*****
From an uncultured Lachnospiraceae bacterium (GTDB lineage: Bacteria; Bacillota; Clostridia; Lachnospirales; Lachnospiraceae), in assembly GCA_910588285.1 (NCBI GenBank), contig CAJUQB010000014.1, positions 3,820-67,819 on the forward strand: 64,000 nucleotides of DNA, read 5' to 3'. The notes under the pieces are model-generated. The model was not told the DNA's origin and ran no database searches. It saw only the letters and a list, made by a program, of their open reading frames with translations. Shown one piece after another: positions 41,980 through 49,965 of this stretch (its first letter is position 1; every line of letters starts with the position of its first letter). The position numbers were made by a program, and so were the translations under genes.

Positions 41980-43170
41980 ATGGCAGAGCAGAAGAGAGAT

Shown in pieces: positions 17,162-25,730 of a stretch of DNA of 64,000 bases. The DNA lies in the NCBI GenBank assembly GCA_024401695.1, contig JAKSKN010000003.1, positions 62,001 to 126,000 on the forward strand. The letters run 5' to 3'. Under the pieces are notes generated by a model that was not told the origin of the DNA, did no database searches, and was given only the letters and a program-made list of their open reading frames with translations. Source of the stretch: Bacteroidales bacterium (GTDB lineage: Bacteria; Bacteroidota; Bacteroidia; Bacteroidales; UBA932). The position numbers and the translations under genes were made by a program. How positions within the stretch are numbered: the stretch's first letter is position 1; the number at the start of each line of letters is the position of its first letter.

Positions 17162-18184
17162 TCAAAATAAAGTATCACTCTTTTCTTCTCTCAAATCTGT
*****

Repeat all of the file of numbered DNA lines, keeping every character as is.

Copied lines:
From an uncultured Lachnospiraceae bacterium (GTDB lineage: Bacteria; Bacillota; Clostridia; Lachnospirales; Lachnospiraceae), in assembly GCA_910588285.1 (NCBI GenBank), contig CAJUQB010000014.1, positions 3,820-67,819 on the forward strand: 64,000 nucleotides of DNA, read 5' to 3'. The notes under the pieces are model-generated. The model was not told the DNA's origin and ran no database searches. It saw only the letters and a list, made by a program, of their open reading frames with translations. Shown one piece after another: positions 41,980 through 49,965 of this stretch (its first letter is position 1; every line of letters starts with the position of its first letter). The position numbers were made by a program, and so were the translations under genes.

Positions 41980-43170
41980 ATGGCAGAGCAGAAGAGAGAT

Shown in pieces: positions 17,162-25,730 of a stretch of DNA of 64,000 bases. The DNA lies in the NCBI GenBank assembly GCA_024401695.1, contig JAKSKN010000003.1, positions 62,001 to 126,000 on the forward strand. The letters run 5' to 3'. Under the pieces are notes generated by a model that was not told the origin of the DNA, did no database searches, and was given only the letters and a program-made list of their open reading frames with translations. Source of the stretch: Bacteroidales bacterium (GTDB lineage: Bacteria; Bacteroidota; Bacteroidia; Bacteroidales; UBA932). The position numbers and the translations under genes were made by a program. How positions within the stretch are numbered: the stretch's first letter is position 1; the number at the start of each line of letters is the position of its first letter.

Positions 17162-18184
17162 TCAAAATAAAGTATCACTCTTTTCTTCTCTCAAATCTGT